Among all subjects without diabetes, FPG measurements were performed during the interview. All participants were categorized into four groups according to the interquartile ranges of FPG, defined as FPG <5.1 mmol/L, 5.1–5.4 mmol/L, 5.5–5.9 mmol/L, and ≥6.0 mmol/L.

Anthropometric and laboratory measurements

Height, weight, waist circumference, and blood pressure were measured based on standardized protocols. BMI was calculated as weight in kilograms divided by height squared (in square meters). Central obesity was defined as a waist circumference ≥102 cm in men and ≥88 cm in women [59].

Blood specimens were collected after fasting during the periods of study and were separated into 3 tubes: one was kept in the tube with separator gel and EDTA anticoagulant for measurement of glucose, and the other two were kept in the tube with EDTA anticoagulant for measurement of lipids. After blood collection, blood samples were put in a cool bag and then sent to the local central laboratory by a specially-assigned person within 2 hours. The plasma levels of fasting glucose, TC, TG, HDL-C, and LDL-C were measured by means of hexokinase used automatic biomedical analyzer (TBA-2000FR, TOSHIBA, Japan) at the Ji County People’s Hospital.

Measurement of CIMT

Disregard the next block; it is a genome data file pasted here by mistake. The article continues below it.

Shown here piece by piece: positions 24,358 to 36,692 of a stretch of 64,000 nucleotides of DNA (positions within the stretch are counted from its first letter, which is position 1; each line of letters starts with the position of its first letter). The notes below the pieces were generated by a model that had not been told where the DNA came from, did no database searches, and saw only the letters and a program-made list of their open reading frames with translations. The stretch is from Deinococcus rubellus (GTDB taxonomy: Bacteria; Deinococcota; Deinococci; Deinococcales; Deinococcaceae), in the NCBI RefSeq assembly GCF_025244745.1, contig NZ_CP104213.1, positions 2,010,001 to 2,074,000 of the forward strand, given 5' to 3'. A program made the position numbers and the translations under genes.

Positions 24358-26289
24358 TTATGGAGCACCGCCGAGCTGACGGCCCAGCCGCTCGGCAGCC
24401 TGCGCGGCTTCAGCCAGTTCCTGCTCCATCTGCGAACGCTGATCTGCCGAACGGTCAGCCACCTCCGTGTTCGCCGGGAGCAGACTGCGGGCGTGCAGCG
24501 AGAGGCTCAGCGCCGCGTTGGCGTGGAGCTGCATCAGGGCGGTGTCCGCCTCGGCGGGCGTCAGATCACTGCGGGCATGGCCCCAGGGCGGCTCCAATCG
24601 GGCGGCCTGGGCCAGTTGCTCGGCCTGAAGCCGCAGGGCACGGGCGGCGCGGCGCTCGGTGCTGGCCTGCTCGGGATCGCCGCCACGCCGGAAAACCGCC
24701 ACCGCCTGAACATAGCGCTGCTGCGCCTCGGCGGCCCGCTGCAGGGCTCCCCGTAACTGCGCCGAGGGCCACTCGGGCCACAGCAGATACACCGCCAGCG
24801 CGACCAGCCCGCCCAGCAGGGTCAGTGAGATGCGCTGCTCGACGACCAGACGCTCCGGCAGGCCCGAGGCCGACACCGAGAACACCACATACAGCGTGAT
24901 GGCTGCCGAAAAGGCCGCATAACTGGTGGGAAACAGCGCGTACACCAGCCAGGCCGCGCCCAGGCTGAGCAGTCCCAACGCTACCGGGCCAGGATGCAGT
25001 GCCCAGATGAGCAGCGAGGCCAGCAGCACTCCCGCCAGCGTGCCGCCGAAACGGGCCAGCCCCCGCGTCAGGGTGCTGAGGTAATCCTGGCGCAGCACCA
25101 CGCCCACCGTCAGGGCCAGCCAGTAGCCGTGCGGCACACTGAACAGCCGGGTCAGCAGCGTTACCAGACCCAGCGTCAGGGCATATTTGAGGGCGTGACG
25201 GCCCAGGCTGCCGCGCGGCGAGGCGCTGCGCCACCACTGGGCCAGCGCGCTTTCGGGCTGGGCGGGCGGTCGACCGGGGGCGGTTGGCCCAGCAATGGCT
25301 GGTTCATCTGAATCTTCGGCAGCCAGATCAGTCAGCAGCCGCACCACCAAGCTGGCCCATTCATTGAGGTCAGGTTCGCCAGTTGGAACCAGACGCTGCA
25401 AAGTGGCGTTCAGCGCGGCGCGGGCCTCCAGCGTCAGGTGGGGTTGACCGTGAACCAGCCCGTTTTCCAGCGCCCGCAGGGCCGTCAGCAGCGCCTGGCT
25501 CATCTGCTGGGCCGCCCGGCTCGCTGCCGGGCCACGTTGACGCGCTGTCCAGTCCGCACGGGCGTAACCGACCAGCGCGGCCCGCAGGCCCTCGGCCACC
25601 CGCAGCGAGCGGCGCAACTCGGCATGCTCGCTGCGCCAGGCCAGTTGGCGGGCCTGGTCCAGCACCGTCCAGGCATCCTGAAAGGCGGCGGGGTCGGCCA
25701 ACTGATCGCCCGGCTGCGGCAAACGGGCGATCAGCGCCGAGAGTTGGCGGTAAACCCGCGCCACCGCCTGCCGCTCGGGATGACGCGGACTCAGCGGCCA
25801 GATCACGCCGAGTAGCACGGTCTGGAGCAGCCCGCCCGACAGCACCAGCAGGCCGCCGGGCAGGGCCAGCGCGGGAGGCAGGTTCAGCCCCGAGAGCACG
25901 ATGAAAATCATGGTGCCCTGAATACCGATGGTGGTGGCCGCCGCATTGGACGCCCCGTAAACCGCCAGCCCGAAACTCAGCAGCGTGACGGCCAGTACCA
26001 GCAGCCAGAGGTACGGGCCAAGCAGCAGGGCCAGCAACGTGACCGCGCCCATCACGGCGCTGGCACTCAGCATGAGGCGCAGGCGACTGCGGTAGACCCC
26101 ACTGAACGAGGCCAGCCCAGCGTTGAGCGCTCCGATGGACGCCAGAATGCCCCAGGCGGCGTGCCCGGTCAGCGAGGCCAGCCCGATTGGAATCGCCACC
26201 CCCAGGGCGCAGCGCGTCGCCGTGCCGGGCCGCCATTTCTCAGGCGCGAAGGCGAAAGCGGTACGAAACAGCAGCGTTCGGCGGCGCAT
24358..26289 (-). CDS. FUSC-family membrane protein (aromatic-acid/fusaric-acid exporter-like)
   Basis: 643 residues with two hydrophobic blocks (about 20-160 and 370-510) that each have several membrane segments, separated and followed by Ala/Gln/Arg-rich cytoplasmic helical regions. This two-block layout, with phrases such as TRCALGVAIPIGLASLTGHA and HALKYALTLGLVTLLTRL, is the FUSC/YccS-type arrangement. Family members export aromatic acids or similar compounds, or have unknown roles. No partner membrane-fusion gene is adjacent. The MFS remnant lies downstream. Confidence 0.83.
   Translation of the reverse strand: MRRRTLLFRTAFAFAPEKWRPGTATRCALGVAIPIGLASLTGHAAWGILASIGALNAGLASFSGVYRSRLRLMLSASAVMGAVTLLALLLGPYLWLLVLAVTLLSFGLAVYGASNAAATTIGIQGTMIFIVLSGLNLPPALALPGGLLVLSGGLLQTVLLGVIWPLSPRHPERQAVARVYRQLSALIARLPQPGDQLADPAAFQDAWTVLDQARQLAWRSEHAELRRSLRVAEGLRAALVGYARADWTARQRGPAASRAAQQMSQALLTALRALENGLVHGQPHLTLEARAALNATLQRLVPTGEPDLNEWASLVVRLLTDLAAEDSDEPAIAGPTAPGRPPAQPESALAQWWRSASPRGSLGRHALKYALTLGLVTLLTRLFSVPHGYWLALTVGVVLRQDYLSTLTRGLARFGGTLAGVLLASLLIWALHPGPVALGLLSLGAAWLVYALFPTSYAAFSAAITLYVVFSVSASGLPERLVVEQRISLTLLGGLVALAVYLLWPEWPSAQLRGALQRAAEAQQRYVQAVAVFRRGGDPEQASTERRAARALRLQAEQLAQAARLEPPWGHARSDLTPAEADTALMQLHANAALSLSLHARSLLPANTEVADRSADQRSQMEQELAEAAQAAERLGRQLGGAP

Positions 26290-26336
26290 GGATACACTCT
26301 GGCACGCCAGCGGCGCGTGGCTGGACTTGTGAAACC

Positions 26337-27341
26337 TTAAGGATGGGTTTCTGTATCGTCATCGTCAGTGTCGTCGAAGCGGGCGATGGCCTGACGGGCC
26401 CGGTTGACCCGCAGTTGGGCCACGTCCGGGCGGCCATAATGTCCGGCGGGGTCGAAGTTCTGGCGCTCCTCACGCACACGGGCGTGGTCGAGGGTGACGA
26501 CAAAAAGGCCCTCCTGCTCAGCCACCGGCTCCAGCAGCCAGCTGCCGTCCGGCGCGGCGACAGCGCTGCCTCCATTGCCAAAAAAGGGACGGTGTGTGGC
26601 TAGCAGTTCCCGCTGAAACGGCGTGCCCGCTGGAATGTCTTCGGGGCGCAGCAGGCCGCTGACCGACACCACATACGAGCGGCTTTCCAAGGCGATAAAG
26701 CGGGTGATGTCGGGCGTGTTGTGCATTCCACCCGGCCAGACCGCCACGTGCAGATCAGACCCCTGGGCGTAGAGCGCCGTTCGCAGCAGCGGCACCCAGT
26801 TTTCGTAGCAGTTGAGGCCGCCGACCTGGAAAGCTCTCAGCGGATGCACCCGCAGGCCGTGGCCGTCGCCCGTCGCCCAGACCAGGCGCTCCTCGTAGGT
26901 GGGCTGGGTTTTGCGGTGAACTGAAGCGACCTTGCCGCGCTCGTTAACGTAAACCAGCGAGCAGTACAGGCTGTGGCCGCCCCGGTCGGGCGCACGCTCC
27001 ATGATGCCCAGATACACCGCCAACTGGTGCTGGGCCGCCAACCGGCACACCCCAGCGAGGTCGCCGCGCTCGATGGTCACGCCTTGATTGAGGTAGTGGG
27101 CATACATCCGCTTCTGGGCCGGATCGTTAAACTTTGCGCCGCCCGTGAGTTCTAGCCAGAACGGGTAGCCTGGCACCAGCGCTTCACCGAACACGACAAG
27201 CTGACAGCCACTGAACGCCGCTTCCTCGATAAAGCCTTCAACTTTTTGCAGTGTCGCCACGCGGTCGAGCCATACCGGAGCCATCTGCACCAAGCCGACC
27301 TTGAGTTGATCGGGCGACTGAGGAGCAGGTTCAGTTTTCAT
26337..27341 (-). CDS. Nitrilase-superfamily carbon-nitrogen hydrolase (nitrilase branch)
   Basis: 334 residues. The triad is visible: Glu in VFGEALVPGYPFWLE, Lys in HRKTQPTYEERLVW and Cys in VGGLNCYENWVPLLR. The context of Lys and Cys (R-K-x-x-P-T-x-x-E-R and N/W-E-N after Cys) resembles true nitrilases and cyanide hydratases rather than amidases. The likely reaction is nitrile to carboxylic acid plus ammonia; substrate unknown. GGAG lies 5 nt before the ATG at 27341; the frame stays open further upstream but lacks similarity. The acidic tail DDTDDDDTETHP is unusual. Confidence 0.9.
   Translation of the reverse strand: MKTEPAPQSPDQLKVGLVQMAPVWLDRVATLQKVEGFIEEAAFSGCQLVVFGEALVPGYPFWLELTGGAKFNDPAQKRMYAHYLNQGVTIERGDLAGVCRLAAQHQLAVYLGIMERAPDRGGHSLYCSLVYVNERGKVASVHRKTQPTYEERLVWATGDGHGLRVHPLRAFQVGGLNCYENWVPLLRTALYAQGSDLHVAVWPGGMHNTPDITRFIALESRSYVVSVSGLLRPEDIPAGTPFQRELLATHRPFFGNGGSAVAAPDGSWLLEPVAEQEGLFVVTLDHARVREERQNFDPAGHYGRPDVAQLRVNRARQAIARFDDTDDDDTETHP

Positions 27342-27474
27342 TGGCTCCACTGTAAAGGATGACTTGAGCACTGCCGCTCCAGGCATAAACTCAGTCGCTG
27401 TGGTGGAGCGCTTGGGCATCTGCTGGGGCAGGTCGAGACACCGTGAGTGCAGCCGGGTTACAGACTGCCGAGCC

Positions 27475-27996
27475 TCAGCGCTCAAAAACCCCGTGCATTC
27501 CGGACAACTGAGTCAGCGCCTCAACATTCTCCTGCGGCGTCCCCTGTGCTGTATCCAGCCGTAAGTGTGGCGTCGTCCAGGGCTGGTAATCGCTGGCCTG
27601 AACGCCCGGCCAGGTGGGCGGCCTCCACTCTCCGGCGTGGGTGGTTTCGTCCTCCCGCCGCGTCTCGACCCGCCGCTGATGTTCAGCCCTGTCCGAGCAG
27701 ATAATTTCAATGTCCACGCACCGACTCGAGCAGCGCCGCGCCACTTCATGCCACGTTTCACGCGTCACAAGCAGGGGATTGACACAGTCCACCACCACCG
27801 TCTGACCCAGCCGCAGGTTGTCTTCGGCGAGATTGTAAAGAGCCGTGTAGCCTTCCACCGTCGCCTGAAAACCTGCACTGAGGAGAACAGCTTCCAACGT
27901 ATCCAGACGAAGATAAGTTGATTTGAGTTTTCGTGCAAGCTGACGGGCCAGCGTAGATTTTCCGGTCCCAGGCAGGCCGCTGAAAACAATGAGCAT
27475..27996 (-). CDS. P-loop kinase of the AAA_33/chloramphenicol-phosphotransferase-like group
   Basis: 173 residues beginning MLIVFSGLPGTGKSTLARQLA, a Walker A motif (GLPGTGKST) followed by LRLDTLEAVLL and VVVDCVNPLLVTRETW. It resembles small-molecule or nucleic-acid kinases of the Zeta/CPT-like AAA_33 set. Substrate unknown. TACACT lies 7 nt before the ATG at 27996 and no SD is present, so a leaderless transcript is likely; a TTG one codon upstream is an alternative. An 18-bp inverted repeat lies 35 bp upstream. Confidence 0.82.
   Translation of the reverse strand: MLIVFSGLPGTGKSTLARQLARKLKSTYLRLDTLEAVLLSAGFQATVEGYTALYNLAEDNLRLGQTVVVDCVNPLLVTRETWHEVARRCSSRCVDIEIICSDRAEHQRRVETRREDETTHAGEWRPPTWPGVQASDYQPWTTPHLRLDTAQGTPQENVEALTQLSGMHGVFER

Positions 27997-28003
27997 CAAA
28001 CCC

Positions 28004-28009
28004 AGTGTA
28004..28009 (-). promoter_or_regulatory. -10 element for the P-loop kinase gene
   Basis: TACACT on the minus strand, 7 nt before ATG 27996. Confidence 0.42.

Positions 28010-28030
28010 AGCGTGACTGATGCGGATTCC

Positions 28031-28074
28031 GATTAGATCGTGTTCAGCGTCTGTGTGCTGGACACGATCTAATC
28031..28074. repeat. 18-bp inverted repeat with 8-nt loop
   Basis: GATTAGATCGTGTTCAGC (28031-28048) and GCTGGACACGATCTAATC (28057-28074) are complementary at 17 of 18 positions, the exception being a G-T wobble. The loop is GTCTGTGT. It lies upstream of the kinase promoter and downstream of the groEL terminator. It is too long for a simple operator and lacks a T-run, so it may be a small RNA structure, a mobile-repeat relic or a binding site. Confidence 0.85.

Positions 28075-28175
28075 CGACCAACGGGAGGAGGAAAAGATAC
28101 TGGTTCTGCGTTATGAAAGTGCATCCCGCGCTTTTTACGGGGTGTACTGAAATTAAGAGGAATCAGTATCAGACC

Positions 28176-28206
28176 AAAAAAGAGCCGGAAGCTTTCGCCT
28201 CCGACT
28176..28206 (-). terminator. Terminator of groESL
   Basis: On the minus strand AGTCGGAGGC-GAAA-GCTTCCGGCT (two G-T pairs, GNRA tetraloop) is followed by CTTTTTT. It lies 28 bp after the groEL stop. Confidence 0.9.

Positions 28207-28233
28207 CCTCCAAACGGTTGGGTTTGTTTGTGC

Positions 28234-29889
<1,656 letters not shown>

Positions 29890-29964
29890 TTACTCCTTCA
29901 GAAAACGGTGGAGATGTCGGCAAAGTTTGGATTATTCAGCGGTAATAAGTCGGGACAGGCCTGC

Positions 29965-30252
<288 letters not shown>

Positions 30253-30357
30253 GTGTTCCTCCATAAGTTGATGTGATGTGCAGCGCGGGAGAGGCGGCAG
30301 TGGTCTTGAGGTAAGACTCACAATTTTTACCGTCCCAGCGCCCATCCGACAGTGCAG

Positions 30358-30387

All participants underwent ultrasonographic measurements between April 2014 and July 2014, and all records were analyzed between August 2014 and January 2015. All scans were recorded on Vascular Research Tools 6 (MIA, LLC) for subsequent off-line analysis.

One trained technician blinded to individuals’ previous disease histories performed all ultrasound examinations using B-mode ultrasonography (Terason 3000; Burlington, MA, US) with a 5–12-MHz linear array transducer. The CIMT of the far wall of the distal common carotid artery (CCA) was measured as the distance from the leading side of the first echogenic line (lumen-intima interface) to the leading side of the second line (media-adventitia interface). Extracranial carotid artery trees, which included the CCA, the bifurcation, and the internal and external carotid arteries on both sides, were screened for plaque. Examinations included bilateral observation of the longitudinal and transverse views of the CCA. The trained technician performed the carotid ultrasonography with the participants lying in the supine position with the neck extended in mild lateral rotation.